I am not going to name names, but I can think of a number of people in my life whom I find annoying. They can be royal pains in the butt and sometimes they act just plain nuts. I have sometimes wished I could just make them go away. (This does not apply to anybody reading my blog, of course!)
If I were a respectable man of means in Victorian England, I could make that happen. I would simply have annoying people—especially women, especially if they were related to me—locked up in an insane asylum and then I would not have to deal with them anymore.
This is the premise of Suzanne Rosenthal Shumway’s novel Effie Martin. Shumway has a Ph.D. in Victorian literature, and the focus of her research was women and madness in Victorian England. In Effie Martin, Shumway applies much of the knowledge she gleaned from her research to the portrayal of a young woman who is sent to an insane asylum by her father after a scene in which she lost her composure and acted, well, a bit nutty. Effie is portrayed by Shumway as perhaps a little more sensitive than the normal person and bereaved by the sudden loss of her brother, the only person in the world to whom she was close. She is also a woman who leads such a constricted life that readers can understand her tendency to “chafe at the bit.” Effie Martin is a long way, however, from being “insane” and needing to be locked away from the rest of the world indefinitely, perhaps for life.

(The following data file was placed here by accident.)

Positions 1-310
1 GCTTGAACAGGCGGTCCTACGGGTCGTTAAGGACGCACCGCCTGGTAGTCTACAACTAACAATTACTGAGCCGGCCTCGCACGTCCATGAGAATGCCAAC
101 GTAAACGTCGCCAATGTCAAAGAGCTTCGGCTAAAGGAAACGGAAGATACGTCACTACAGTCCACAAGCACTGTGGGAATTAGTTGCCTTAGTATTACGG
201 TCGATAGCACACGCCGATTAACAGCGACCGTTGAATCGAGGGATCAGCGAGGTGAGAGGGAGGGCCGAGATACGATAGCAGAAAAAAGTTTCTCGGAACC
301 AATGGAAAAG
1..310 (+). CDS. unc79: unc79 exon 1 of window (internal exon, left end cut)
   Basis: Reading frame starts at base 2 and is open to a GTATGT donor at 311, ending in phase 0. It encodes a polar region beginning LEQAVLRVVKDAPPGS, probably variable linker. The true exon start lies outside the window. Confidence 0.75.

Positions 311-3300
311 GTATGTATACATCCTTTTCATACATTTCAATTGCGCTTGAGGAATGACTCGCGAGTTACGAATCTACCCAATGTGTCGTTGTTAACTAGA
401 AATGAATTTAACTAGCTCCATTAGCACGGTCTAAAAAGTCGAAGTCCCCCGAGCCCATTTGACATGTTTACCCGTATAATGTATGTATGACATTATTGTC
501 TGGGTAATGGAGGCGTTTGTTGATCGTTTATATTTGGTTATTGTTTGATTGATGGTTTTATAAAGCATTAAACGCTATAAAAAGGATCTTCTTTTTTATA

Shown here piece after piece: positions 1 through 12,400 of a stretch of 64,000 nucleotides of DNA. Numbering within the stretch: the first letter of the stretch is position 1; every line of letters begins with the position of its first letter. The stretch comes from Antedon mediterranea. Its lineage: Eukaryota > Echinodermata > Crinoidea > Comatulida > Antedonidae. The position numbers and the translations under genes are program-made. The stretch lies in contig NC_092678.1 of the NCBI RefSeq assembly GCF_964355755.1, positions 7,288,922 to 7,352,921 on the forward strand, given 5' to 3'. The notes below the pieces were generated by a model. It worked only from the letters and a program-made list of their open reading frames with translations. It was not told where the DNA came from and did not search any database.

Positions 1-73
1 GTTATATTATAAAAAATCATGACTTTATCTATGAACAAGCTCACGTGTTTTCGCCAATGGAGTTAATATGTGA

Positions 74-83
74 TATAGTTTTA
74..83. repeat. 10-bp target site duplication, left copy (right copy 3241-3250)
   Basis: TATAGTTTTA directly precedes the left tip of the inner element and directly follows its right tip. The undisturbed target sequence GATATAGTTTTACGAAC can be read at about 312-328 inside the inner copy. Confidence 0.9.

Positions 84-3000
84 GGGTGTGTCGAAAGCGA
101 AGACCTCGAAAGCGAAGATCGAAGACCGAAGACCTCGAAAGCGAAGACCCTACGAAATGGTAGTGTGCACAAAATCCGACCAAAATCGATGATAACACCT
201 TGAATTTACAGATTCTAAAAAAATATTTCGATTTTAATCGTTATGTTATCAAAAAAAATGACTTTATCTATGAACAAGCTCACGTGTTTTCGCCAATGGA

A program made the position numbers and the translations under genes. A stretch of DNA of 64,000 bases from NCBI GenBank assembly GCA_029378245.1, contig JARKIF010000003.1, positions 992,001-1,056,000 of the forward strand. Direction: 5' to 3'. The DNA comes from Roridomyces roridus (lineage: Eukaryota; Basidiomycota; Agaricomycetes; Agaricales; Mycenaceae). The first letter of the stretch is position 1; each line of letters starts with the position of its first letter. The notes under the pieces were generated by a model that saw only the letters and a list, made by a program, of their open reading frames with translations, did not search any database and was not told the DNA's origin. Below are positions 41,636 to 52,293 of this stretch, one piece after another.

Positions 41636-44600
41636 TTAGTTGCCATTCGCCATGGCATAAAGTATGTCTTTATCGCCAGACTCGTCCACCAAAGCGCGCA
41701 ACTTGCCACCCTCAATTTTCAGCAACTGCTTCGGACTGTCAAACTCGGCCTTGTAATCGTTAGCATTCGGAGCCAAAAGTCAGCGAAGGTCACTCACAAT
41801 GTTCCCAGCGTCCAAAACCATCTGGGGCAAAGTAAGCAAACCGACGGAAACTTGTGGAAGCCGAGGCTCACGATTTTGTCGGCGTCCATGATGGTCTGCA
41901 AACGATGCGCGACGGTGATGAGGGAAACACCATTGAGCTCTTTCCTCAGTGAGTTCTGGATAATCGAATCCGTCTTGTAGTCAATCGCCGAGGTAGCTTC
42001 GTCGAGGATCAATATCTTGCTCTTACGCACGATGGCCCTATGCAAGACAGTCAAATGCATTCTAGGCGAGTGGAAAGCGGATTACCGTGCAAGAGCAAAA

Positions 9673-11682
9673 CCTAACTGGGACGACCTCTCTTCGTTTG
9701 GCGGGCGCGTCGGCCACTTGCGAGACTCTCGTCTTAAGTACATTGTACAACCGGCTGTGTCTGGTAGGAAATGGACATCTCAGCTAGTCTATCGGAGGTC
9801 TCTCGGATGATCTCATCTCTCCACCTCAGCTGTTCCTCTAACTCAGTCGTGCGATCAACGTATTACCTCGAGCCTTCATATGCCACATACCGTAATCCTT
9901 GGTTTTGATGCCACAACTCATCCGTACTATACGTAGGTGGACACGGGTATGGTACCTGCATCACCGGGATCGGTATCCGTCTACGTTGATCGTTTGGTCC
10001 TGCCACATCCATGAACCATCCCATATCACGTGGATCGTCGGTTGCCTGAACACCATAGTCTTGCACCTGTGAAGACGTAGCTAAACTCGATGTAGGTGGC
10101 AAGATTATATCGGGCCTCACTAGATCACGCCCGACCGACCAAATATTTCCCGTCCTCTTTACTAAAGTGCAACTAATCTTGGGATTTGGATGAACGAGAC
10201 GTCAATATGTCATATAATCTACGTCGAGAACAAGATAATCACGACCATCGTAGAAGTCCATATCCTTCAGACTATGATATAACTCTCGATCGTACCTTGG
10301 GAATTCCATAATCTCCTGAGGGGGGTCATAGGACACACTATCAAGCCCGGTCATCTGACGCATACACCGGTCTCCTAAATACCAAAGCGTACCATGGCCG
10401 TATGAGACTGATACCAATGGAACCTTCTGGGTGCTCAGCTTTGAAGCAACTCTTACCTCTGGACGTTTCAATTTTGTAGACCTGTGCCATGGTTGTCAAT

Nonetheless, this is what happens to her. After the scene she had with her father, he chose to send her to Warrinder House so she could get some “rest.” While the idea of rest does not sound so bad, Effie soon learns that this “rest” comes at cost of her liberty. She is locked up in a home with several other women and deemed to be a “lunatic.” She has no rights whatsoever; she is completely at the mercy of her “caretakers.”
Effie Martin teaches readers about how “insanity” was addressed in Victorian England, especially when it came to women. We learn that a woman had very little say over her own life. If a man in her family (father, stepfather, husband) wanted her to be sent away, he could do so with very little difficulty. Once the woman was deemed “insane,” her fate was out of her hands. Doctors and guardians are the ones whose opinions were respected and nobody took the word of a “lunatic” seriously. If the doctors were corrupt, like the ones in Effie Martin, the hapless young woman had little hope of getting out alive. The asylum was a business, after all, and for a business to survive, it needed paying customers. Thus, there was little incentive to deem a patient “cured,” and the corrupt doctor could keep his paying customers as long as he saw fit to do so.
In Effie Martin, the way the patients are treated at Warrinder House are enough to turn even the most stable person insane. The system is organized for the benefit of the people running the house, not for the benefit of the patients. Many of the practices are nothing short of torture. For example, the women are often tied to their bedposts at night so they cannot escape. Therefore, they cannot get out of bed at night in order to use the bathroom. Sometimes, then, they end up urinating in bed. This offense is considered a grievous and is punished with what can only be called water torture.
Rather than provide all the details of the horrific practices of Victorian “medicine,” I recommend that you read the book for yourself. Read it and weep.